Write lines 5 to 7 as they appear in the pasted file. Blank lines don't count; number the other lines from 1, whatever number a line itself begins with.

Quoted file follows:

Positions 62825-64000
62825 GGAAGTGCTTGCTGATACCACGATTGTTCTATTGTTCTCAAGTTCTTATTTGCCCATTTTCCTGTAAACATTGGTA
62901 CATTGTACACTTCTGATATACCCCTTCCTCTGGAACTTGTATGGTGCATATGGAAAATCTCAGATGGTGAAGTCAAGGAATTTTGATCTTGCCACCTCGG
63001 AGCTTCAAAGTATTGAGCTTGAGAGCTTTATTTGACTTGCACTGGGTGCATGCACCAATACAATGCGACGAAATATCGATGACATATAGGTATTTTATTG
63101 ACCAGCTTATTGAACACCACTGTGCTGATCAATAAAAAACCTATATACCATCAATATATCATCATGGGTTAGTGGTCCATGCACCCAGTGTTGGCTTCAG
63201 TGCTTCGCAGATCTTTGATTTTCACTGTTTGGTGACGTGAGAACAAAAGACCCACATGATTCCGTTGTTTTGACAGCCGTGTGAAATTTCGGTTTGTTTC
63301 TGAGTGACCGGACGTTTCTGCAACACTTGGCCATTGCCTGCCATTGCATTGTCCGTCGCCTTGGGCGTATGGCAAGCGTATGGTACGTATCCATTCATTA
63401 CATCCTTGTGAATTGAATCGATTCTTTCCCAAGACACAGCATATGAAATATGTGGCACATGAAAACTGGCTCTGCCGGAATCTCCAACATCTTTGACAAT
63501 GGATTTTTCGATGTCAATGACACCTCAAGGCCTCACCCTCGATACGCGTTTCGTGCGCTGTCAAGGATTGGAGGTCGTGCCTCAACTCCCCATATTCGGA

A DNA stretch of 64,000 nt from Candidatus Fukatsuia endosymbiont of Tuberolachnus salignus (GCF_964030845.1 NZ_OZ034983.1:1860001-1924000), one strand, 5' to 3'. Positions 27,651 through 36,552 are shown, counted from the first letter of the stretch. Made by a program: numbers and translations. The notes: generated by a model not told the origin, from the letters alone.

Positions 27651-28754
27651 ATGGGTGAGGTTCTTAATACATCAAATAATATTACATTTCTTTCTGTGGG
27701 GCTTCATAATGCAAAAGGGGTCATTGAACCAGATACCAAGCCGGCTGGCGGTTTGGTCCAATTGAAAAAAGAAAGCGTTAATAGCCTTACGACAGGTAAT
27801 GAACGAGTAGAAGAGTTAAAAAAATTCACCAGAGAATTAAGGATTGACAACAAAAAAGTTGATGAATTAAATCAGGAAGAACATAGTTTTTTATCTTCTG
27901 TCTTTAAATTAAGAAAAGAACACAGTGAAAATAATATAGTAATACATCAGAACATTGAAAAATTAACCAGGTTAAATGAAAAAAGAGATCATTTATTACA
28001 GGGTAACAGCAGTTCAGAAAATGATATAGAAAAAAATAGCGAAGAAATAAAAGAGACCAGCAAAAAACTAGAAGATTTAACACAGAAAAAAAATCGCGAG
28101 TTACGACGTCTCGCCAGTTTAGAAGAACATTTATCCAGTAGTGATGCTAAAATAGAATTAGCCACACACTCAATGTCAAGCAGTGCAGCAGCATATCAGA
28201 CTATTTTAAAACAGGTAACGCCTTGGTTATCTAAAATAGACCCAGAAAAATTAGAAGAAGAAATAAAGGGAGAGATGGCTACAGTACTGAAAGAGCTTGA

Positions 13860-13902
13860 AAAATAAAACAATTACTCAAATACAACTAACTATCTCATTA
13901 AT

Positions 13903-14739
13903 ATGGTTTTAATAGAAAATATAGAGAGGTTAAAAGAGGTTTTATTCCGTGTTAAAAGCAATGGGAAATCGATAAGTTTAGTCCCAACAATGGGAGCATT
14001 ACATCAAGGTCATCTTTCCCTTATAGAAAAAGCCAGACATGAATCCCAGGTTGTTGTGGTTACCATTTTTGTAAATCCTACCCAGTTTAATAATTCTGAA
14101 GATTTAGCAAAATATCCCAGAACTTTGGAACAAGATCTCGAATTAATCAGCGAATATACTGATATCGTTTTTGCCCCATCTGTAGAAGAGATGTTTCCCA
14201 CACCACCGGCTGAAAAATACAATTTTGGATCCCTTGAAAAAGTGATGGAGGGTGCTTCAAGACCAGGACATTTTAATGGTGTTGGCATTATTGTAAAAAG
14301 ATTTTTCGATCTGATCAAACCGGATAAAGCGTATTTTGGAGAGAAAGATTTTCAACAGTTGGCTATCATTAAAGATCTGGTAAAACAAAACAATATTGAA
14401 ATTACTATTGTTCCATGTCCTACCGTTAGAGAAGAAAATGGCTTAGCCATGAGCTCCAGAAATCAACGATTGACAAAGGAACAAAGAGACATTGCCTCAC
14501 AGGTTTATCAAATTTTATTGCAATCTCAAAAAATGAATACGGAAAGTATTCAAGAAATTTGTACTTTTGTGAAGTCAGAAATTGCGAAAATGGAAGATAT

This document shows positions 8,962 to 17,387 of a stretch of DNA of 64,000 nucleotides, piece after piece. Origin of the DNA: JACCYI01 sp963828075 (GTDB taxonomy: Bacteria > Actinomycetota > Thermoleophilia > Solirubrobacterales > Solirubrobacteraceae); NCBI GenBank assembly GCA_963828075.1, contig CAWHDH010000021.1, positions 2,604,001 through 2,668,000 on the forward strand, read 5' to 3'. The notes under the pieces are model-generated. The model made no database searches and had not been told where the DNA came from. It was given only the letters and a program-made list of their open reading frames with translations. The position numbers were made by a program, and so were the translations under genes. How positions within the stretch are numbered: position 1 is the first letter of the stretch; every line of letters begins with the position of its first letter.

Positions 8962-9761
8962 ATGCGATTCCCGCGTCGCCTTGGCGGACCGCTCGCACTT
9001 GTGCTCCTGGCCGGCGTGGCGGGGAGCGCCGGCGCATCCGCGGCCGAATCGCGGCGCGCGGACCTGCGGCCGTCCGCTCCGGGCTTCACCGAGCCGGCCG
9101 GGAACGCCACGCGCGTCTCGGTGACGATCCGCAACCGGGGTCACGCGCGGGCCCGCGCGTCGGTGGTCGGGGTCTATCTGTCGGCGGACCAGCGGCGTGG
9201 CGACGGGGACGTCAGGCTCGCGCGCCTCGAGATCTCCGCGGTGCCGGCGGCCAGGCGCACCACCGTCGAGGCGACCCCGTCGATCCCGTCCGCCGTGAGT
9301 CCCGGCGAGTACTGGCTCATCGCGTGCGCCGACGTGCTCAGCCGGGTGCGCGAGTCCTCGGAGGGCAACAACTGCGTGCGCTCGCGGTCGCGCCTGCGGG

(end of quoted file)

63101 ACCAGCTTATTGAACACCACTGTGCTGATCAATAAAAAACCTATATACCATCAATATATCATCATGGGTTAGTGGTCCATGCACCCAGTGTTGGCTTCAG
63201 TGCTTCGCAGATCTTTGATTTTCACTGTTTGGTGACGTGAGAACAAAAGACCCACATGATTCCGTTGTTTTGACAGCCGTGTGAAATTTCGGTTTGTTTC
63301 TGAGTGACCGGACGTTTCTGCAACACTTGGCCATTGCCTGCCATTGCATTGTCCGTCGCCTTGGGCGTATGGCAAGCGTATGGTACGTATCCATTCATTA